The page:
This can mean other people are a little suspicious of our kind and angelic natures, but INFPs know that sometimes, even the fairies of the MBTI need to come out on top.
When INFPs are in the right mood, we’ll talk your ear off, simply because we have so much to say, so much has happened, and we’ve been thinking about so many things we’d like to discuss with you. Yes, although we are introverts, we’re also deeply interested in the world and other people, and, if we’ve overcome our anxiety, eager to engage (in certain ways). We would love, for example, to talk about a cause that is close to our heart (like the environment or the suffering of animals). Afterwards, of course, we might retreat to our own little cave, but while the conversation is happening, we might be quite the chatterbox.
Did you read that correctly? Yes, you did. Sure, INFPs are perceivers who generally favor openness over rigidity, and they’re also intuitives, who get more excited by ideas than concrete reality. But we can actually obtain comfort from structure (and the real world of the five senses) rather than find it stifling and horrible — but in a weird way.
Basically, we turn it into a game. If you’re like me, society becomes a game, all the people its players, and you play along with the rest of them, working hard and going to work along with everyone else, feeling like you’re part of a team, part of the flow of things. It can be incredibly fun and comforting. What’s more, structure itself, an integral part of the real world, like productivity, can be especially comforting, because it makes us feel centered and stable in our whirling sea of emotions and thoughts. It can ground us in a way nothing else can.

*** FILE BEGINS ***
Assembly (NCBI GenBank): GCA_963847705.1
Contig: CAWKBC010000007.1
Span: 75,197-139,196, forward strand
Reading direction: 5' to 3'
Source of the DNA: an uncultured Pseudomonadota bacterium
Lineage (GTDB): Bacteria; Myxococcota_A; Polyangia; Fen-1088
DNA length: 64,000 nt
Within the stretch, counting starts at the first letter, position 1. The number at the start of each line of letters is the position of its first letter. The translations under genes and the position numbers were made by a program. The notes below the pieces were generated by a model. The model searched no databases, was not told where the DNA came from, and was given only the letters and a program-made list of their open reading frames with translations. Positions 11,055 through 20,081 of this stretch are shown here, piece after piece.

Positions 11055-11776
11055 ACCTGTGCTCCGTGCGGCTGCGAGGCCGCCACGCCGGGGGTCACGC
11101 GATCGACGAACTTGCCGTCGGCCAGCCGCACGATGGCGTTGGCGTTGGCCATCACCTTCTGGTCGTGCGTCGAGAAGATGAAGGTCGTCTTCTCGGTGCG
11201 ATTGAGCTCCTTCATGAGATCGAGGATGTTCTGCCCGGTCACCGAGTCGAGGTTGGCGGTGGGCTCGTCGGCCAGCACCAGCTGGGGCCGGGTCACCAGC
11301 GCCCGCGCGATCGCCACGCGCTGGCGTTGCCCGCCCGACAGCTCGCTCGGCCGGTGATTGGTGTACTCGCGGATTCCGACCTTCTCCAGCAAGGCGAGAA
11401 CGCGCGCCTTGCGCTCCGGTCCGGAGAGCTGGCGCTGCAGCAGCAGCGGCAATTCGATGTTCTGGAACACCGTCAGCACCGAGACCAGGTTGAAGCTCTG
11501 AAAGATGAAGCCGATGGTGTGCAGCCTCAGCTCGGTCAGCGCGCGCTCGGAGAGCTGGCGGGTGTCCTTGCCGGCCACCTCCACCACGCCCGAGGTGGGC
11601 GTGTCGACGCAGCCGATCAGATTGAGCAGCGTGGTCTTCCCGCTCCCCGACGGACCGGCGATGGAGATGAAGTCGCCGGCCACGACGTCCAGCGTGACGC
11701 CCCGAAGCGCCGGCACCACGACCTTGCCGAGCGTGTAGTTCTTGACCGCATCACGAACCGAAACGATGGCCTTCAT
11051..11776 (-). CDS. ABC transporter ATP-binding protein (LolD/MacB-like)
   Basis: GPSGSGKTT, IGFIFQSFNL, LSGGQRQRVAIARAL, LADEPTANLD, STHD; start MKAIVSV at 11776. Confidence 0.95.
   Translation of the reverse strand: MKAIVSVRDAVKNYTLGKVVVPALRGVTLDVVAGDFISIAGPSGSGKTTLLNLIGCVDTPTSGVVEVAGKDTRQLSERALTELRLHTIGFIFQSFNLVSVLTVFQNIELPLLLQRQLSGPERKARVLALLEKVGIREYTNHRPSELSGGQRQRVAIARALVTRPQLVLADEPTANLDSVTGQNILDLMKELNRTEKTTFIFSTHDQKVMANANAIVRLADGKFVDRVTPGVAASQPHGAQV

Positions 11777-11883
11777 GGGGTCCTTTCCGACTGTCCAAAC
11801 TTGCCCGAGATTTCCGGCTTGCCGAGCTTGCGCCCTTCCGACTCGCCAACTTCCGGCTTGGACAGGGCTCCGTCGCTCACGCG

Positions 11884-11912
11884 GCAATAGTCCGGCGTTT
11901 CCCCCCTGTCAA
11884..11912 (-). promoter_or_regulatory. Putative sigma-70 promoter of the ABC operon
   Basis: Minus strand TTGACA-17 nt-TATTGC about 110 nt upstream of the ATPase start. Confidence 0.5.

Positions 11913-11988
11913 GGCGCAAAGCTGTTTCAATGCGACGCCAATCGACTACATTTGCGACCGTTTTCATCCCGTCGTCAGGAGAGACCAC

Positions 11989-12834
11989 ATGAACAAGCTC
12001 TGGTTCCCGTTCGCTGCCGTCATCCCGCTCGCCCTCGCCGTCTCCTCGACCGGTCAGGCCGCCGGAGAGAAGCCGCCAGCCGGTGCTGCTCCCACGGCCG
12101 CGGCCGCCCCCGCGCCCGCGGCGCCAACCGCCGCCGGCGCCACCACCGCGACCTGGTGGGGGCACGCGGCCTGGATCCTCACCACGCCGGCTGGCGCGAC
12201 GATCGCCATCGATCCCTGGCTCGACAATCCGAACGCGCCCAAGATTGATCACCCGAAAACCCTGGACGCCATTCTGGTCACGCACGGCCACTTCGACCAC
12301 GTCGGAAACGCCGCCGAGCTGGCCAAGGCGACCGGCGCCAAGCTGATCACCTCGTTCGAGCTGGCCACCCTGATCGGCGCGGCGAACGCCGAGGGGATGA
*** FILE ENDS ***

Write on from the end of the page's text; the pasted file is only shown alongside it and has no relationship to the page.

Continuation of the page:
If you believe everything you read on the internet, you might get the impression that all INFPs find themselves adrift in life, feel different from other people, are unable to decide on a career path that suits them, feel not so talented or good at their hobbies and interests, and are incapable of finding a romantic partner. Yes, we INFPs can struggle with these things, however, once INFPs achieve the necessary self-growth, we can find happiness in this world in spite of the fact that we’re different. INFPs can actually be incredibly happy. We’re very good at marvelling at the wonders of the universe, and sometimes being alive is fascinating and wonderful enough. Our appreciation for books, art, and film also brings us great joy, because our sensitivity allows us to appreciate things on a deeper level.
Like any other personality type, INFPs can have ugly thoughts at times. We’re not always lovely and angelic the way we’re sometimes described on personality type websites. For instance, vindictively, we might wish harm and misfortune on someone who wronged us, wishing they’d lose their car or something precious to them. Or we might wish bad luck on someone we dislike. However, that being said, our thoughts never turn into truly evil ones, and we’re generally very kind and nice people who wouldn’t even hurt a fly. Our ugly thoughts generally stem from a sense of powerlessness and lack of control we feel when other people wrong us, rather than any real feelings of cruelty.
INFPs are unique individuals, that is for certain, and we are not always what the stereotypes paint us to be. We are multifaceted and interesting, just like everyone on this planet, and can often surprise you!